Donald Trump Is Now a Terrorist Leader

The attack on the Capitol is the culmination of Trumpism, and the GOP owns this.

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This is what Donald Trump has unleashed upon the United States: an unprecedented act of domestic terrorism.

A violent mob incited by his false claims of a stolen election stormed the US Capitol, causing chaos, smashing windows, vandalizing offices, and forcing evacuations and lockdowns. Vice President Mike Pence, who was presiding over the counting of electoral votes, had to be rushed out of the Senate chamber by Secret Service agents. The Senate floor was cleared, and one pro-Trump terrorist claimed the podium and shouted, “Trump won that election.” Reports emerged of explosions, tear gas, and gunshots. One person was shot and reported killed. An explosive device was apparently found. Senators and House members were told to shelter in place. Capitol police engaged in an armed standoff with Trump’s brownshirts. It was outright rebellion, an attempt at an actual political coup. An outraged Sen. Mitt Romney exclaimed to a reporter, “This is what the president has caused today, this insurrection.” 

Trump owned this terrorism. He has whipped up his cultish followers with lies and conspiracy theories. At a rally on Wednesday morning, Trump told his supporters that the 2020 election was a grave crime and that Republicans and Democrats on the Hill were about to destroy American democracy by accepting the results. (During that event, Rudy Giuliani, Trump’s lawyer and chief coup-stirrer, called for “trial by combat.”) Trump directed his frenzied supporters toward the Capitol, where they breached police lines and took over the building. They shut down Congress. They terrorized lawmakers and staff, they fought with security forces, they broke American democracy.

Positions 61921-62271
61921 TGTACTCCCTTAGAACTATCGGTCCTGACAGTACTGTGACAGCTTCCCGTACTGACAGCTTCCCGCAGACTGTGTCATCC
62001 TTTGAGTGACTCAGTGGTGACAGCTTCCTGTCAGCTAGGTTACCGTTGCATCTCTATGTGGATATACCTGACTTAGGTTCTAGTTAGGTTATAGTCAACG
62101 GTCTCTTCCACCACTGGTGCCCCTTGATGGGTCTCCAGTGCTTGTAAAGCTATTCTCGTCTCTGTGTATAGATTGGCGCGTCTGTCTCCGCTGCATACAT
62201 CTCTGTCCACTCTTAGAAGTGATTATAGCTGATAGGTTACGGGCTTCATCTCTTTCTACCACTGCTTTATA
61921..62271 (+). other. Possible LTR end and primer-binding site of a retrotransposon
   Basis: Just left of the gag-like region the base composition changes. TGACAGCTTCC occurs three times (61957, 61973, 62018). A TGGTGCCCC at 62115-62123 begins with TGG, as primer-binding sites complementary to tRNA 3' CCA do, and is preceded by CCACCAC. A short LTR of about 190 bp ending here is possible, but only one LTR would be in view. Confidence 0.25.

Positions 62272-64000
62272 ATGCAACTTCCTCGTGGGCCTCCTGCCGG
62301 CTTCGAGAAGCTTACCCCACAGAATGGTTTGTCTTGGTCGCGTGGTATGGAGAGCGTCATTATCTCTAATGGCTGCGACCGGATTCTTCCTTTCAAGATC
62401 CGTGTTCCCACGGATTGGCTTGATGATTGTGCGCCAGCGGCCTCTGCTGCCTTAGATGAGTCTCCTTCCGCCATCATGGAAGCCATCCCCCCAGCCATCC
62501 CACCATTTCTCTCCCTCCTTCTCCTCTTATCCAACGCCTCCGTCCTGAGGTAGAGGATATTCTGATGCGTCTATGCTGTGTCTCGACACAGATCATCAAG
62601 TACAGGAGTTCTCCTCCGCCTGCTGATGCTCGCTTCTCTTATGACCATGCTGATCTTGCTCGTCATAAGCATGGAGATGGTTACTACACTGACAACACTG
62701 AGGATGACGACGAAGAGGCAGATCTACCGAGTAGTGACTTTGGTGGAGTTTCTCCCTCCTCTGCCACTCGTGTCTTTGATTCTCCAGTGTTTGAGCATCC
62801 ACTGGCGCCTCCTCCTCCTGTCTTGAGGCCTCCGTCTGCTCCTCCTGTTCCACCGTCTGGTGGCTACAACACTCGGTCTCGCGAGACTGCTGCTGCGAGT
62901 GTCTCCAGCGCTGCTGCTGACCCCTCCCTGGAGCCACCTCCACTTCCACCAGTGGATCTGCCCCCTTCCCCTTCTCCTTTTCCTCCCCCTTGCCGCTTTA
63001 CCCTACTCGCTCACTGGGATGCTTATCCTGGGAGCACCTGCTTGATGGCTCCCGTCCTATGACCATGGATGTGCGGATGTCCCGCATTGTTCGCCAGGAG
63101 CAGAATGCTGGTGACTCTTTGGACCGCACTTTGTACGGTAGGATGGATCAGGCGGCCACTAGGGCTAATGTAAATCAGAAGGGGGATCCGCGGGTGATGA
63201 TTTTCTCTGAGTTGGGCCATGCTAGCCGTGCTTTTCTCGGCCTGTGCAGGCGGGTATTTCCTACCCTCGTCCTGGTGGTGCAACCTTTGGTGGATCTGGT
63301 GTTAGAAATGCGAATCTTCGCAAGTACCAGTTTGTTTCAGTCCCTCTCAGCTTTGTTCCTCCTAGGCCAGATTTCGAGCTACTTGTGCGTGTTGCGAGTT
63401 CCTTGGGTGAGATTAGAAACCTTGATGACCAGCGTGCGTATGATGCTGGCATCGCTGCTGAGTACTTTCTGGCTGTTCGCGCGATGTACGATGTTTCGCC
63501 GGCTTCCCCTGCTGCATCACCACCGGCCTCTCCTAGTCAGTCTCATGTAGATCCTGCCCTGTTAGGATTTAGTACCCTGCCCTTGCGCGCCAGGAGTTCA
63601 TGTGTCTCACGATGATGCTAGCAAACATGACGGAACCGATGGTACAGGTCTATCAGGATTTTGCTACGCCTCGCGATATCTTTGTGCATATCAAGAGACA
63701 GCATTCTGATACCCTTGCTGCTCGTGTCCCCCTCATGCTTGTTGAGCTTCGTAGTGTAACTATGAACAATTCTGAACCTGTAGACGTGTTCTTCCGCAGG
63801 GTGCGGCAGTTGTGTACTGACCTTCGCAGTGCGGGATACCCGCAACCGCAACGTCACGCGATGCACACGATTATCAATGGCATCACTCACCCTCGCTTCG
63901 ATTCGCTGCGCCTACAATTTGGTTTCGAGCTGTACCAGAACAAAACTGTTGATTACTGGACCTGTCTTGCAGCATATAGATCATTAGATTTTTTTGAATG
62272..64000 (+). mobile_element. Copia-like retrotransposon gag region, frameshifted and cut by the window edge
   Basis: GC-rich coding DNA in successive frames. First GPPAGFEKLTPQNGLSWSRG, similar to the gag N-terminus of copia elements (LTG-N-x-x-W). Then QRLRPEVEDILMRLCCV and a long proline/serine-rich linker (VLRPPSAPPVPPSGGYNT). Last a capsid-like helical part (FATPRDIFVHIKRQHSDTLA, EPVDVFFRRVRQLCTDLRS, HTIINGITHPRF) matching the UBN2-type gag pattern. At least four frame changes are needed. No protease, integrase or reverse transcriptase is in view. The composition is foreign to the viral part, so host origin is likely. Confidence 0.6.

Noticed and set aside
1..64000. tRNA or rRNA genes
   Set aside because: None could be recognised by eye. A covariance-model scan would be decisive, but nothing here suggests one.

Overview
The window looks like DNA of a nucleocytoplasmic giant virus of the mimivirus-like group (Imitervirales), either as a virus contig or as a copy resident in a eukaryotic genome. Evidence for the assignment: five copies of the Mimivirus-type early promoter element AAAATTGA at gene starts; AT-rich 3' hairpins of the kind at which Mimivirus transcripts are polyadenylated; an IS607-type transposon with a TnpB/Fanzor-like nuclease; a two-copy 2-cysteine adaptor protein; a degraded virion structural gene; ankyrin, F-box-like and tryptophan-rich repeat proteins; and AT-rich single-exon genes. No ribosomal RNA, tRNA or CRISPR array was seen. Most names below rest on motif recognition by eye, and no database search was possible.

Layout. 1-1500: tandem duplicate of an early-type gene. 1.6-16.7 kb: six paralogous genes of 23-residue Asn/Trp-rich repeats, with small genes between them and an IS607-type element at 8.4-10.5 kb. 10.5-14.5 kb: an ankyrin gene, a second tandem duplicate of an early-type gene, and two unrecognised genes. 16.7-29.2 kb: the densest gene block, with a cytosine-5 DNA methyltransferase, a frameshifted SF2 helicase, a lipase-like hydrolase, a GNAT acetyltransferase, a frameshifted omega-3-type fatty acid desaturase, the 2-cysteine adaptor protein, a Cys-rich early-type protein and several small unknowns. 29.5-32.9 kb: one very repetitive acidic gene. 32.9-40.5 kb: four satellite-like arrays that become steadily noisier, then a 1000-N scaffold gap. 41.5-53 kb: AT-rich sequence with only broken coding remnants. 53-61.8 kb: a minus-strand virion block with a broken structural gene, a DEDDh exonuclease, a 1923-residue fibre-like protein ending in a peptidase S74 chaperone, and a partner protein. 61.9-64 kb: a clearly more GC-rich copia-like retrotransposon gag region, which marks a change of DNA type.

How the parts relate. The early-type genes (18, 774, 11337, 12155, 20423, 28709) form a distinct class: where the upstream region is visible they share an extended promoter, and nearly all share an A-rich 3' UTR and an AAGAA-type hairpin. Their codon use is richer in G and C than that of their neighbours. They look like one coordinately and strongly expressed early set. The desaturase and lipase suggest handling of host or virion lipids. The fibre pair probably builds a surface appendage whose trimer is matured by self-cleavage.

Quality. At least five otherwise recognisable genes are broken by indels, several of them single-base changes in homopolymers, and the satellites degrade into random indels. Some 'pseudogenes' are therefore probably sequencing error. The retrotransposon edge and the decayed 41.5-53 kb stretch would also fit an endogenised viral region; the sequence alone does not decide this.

This is all Trump’s doing. He has encouraged violence among his supporters since the 2016 campaign. At his rallies, he encouraged followers to assault protesters and provoked violent threats against journalists. During the Black Lives Matter protests, he threatened to shoot looters. When asked during a campaign debate if he condemned the Proud Boys, violent pro-Trump shock troops, he told them to “stand back and stand by.” Wink, wink. As my colleague Mark Follman has reported, Trump has long played footsie with far-right radicals. Elizabeth Neumann, a former Department of Homeland Security official who focused on counterterrorism and threat prevention, contended in a Washington Post op-ed that Trump has been fomenting violence: “Language from campaign materials and Trump’s extemporaneous speeches at rallies have been used as justification for acts of violence.” His “inconsistent and muddied” criticism of violence and white supremacists, she pointed out, exacerbated the problem: “Extremists thrive on this mixed messaging, interpreting it as coded support.” 

By depicting his electoral loss as a theft and profound threat to the nation, Trump signaled to his followers, especially the extremists, that now was a desperate time requiring desperate measures. With such talk, he has become the instigator of one of the most significant terrorist actions in modern American history.

But Trump is not the sole author of this horrific assault on the US government and the citizenry. He has been enabled and supported for years by the Republican Party, Fox News, and other right-wing media, and the conservative movement, even as he fueled hatred and division and his corruptions were repeatedly exposed. They excused his aiding and abetting of a foreign adversary’s attack on the United States. They turned a blind eye to the brazen abuse of power that led to his impeachment. They cheered him, as he downplayed a pandemic, ignored public health guidance, and allowed tens of thousands of Americans to perish in preventable deaths. They remained silent as Trump repeatedly demonstrated he had no respect for democratic norms or the basic norms of decency. They remained silent as he presented tens of thousands of lies and false statements to the American public. Instead, they protected him, they hailed him as their leader.